In 2001, the mileage paid to an MP was set at Shs1, 042 per litre of fuel on murrum road and Shs896 per litre on tarmac. By 2005, this became untenable as pump prices had shot up.
It was reviewed to Shs2,125 per litre on tarmac and Shs2,500 on murrum. So since 2005, MPs have been buying a litre of fuel at maximum Shs2, 500 yet since the same period, pump prices of fuel have fluctuated between Shs3,500 and Shs4,000. So do MPs have special fuel pumps from where they buy cheaply?
Surely, to be paid mileage of less than the fuel pump prices, to perform public work for many years, does not amount to greed; or does it?
In the 2001 motion, MPs were to be facilitated with Shs20 million to purchase vehicles. Whether Shs20 million can today buy a vehicle suitable for an MP, I leave it to your judgment.
But at the beginning of the 9th Parliament, government gave Shs103 million to each MP to buy a vehicle. It was the talk of the nation. The MPs had committed sacrilege. However, MPs like the majority of public servants, are entitled to government facilitation of a car; and at their status, each of them is to be driven in car of 4.0cc engine capacity.
Definitely, that car is a four-wheel drive which is not less than Shs200 million. It must be straight from the factory. They are also supposed to be provided with a State paid driver. The government is supposed to repair the vehicle. All an MP would need is to have the car ready whenever he needs it.
But the government instead gives every MP Shs103 million to buy a car, pay his or her own chauffer, and pay repair costs for five years. This MP is still branded greedy, selfish and insensitive to the taxpayers!
For illustration purposes, a High Court judge earns Shs9 million basic salary; they also get Shs2 million monthly housing allowance in addition to medical allowance.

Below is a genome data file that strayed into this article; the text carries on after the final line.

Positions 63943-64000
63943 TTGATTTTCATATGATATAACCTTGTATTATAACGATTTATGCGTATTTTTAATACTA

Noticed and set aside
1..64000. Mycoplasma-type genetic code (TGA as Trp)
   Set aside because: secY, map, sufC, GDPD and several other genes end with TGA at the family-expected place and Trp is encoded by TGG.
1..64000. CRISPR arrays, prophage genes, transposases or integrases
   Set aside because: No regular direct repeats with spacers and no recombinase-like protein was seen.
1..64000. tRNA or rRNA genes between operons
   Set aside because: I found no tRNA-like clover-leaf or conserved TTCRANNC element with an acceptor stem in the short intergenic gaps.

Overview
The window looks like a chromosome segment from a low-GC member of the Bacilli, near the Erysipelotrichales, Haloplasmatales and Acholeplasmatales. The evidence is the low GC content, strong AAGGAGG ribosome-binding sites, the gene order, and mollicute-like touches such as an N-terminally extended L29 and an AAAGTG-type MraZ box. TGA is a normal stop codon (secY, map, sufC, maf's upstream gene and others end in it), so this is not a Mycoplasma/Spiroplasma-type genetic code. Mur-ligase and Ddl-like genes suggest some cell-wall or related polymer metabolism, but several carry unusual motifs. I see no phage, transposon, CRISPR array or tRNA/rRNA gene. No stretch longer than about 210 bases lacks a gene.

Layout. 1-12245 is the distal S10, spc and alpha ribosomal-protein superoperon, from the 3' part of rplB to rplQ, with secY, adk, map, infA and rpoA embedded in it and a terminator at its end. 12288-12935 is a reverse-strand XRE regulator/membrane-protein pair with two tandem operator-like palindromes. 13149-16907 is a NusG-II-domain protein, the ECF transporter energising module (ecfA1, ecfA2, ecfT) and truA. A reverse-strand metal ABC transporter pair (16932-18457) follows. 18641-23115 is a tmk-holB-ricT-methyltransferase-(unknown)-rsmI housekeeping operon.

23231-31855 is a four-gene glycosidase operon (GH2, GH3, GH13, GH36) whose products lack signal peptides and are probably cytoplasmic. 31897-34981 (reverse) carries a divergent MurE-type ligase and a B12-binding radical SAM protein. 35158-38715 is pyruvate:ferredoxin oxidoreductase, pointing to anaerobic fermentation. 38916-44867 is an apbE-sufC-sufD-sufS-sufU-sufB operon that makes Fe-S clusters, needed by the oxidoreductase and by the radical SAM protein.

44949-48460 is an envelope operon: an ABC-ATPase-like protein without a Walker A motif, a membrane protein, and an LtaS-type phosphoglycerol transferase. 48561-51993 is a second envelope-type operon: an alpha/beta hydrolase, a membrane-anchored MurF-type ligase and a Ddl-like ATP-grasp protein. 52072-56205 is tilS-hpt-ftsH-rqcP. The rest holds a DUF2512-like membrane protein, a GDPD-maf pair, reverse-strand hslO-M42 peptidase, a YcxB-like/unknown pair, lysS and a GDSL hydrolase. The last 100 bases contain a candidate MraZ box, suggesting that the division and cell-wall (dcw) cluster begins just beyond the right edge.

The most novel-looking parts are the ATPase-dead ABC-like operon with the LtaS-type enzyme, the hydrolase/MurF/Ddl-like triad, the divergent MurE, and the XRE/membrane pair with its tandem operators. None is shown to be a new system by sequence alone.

The same judge has a four-wheel drive car of not less than Shs200m with a government-paid chauffer and a police escort. The State pays for car repairs and fuel at the current pump prices. However, the judge has not been labelled greedy and said to be burdening the taxpayer!
Leave alone a judge; an LC5 chairman or an RDC drives an expensive double cabin pick-up truck. They do not repair them. They don’t pay their drivers. The point is that many civil servants allocated government vehicles are more expensive to the taxpayer than an MP who is given Shs103 million in five years. But we choose to throw all manner of profanities at legislators!
The media buys into the same blackmail yet the media has over the years exposed how government vehicles under the care of ‘trusted’ public servants not MPs; rot in garages and individuals’ backyards!
By accepting Shs103 million, MPs gave up their status. But if the money given to them is too much in the estimation of right thinking citizens, then we have an option of government providing each MP with a car, driver and fuel for five years then the cars revert to government.
It would also avoid uncalled for portrayal of MPs as insensitive whenever they demand what is due to them like in the case when each of them recently received Shs100 million for fuel arrears for five years.
Lastly, Parliament’s mission is to achieve improved accountability, rule of law and national development within a multi-party democracy system while the vision is to be a vibrant, independent and people-centred Parliament.
That alone invites citizens to put pressure on Parliament to perform. Citizens must not relent because Parliament is core in advancement of democracy. However, holding Parliament to account is not the same as blackmail. As of now, there is more blackmail of MPs than holding them to account.
The writer is director communication and public affairs at Parliament